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Mel Tucker's development of defensive backs such as Tulsa transfer J.R. Reed is what has made the Georgia defensive coordinator one of the hottest coaching commodities on both the college and pro level.

Own the East: There’s good reason Georgia gave Mel Tucker such a whopping raise

Chip Towers

GEORGIAS OWN #16: DEFENSIVE COORDINATOR MEL TUCKER

ATHENS – Kirby Smart gets a lot of credit for what Georgia has been able to do on defense his first two seasons. But Smart passes that credit right on down the line to Mel Tucker.

Tucker is the Bulldogs’ defensive coordinator and Smart’s right-hand man on that side of the ball. And if there was ever any question about how Smart feels about Tucker, it was eliminated when he made sure Tucker was taken care of following last year’s championship season.

Tucker received the largest raise of any of the coaches on Georgia’s staff — $600,000. Now at $1.5 million a year, he’s one of the highest-paid defensive coordinators in the country. That also made Tucker one of only three coaches on the UGA’s campus that makes more than $1 million a year in salary. Smart and new men’s basketball coach Tom Crean are the others.

Tucker seemed almost embarrassed about his big salary when asked about it during preseason camp.

“I have never been in it for the money, and I really don’t think about it very much,” Tucker said. “My passion is teaching, coaching and developing players. I enjoy that, and as long as I enjoy doing that, that is as long as I’ll coach.”

There were a lot of reasons Smart offered Tucker such a significant raise. Mainly, Tucker was a hot prospect on the job market after the season. He was approached about a number of jobs in both the NFL and college, and even interviewed for the head coaching job at Tennessee.

The fact is, Tucker has been coaching a long time – 22 years in all — and Georgia is fortunate to have him.

Until recently, a lot of Tucker’s most notable work came the NFL level. The 46-year-old native of Cleveland, Ohio, coached with the Cleveland Browns, Jacksonville Jaguars and Chicago Bears over nine years through the 2014 season. In that time, he rose from defensive backs coach to defensive coordinator to interim head coach (Jaguars, 2012).

After a sudden flameout with the Bears (he was fired), the former Wisconsin defensive back returned to the college game with Nick Saban brought him to Alabama in 2015. It was there that he was united with Smart, who was the Crimson Tide’s defensive coordinator.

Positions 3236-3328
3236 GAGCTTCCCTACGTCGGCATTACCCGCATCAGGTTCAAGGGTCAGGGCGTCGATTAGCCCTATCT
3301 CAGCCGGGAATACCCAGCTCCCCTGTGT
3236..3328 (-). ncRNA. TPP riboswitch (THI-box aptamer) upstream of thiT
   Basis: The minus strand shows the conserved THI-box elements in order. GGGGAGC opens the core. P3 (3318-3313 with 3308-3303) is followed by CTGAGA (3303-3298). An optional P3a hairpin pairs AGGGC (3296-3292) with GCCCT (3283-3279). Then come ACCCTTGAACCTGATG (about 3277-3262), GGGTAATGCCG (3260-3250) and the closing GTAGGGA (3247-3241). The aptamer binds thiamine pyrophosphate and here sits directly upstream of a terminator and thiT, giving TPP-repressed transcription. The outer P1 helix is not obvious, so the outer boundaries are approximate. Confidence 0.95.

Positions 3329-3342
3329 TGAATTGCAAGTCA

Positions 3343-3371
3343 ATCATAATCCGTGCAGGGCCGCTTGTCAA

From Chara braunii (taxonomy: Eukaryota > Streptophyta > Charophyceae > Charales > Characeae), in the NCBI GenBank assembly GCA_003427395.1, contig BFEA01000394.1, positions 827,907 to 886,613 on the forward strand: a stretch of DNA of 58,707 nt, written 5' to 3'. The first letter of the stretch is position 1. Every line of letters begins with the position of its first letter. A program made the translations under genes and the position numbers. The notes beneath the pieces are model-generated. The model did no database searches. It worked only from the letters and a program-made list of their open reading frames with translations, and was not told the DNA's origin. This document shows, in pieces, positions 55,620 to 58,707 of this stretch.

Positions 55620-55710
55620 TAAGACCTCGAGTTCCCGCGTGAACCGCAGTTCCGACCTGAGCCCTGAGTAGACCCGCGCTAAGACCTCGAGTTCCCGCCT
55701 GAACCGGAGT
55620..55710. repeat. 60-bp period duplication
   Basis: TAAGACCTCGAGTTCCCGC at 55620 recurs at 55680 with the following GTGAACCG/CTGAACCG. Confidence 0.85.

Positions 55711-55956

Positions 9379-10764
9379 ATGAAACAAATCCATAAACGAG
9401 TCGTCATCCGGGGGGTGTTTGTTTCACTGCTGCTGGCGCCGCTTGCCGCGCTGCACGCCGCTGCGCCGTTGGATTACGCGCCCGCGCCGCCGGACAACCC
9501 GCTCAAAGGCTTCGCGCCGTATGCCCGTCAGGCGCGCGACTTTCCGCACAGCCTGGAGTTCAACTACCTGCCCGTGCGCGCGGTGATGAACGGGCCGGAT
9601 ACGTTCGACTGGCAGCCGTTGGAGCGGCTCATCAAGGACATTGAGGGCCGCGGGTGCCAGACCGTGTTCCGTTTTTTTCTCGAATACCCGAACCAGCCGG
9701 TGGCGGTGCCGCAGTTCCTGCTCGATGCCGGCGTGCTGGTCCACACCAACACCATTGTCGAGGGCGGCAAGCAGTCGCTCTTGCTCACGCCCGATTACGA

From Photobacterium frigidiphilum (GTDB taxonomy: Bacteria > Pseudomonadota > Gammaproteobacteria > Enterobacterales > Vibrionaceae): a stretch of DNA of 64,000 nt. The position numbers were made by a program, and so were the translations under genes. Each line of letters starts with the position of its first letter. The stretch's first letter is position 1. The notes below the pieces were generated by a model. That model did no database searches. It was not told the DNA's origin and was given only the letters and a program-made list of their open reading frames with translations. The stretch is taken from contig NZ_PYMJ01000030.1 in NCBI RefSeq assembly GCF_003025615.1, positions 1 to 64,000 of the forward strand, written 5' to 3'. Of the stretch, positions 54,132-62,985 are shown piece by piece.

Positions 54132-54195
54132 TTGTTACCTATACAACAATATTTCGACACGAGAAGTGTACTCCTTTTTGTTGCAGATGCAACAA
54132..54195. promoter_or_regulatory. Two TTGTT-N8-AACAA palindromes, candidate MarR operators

Smart showed such deference to Tucker that he coached linebackers and let Tucker handle the defensive backs, his area of expertise. They obviously worked well together as Bama won the national championship.

And Smart credits Tucker for the exceptional work done by the defense in 2017. The Bulldogs not only went 13-2, won the SEC championship and played for the national title, but they finished among the Top 10 in the nation in almost every defensive category.

On more than one occasion, Smart made a point of saying, “it’s Mel’s defense.”

“Mel’s a great leader,” Smart said. “He commands great respect. Players really follow Mel’s lead. He does a tremendous job of game-planning, X-and-O-ing, calling the game. But more important than that, he’s a very loyal soldier that helps guys out. If guys are struggling or their confidence is struggling, he’s able to go to pep them up. They follow his lead.”

In particular, it’s Tucker’s ability to develop defensive backs that has gained him such acclaim. Junior safety J.R. Reed has gone from being a little-known transfer from Tulsa to an All-SEC candidate and team captain as a junior. And senior cornerback Deandre Baker has risen from being a part-time starter to a potential early-round NFL draft pick.

Tucker is expected to have his hands full in that regard this season as three-fifths of the players who started the majority of the games for the Bulldogs last season have graduated. Georgia has recruited defensive backs intensely, signing 12 in the last two classes. But they all remain young and largely untested.

“The standard of performance hasn’t been changed,” Tucker said. “We’re coaching our players and trying to develop them and teach them in a way that they can reach those standards. We always want to play great defense here regardless of who those players are. There are always going to be changes, there are always going to be new players step in and great players leave so that’s our job to get them ready. That’s why we’ve recruited well and we expect these guys to step in and play great defense for us.”

In addition to Reed at strong safety and Baker at field corner, the Bulldogs will be looking to junior Tyrique McGhee to take on an increased role that will require him to play safety and nickel in addition to his natural position of cornerback. In the meantime, Georgia has recruited 12 defensive backs to UGA the last two season, included highly-touted signees Tyson Campbell and Otis Reese from this year’s class.

Tucker will be tasked with getting those guys ready to play.

“Every time you have a new player you have a new defense so we work really hard to develop all of our guys and get them ready to go,” Tucker said. “I’m excited about what we might be able to do.”

Georgia certainly has recruited well. After losing seven starters off last year’s nationally-renown defense, if Tucker is able get it somewhere close to the level to the level it played at before, that will be a big reason the Bulldogs “own the East.”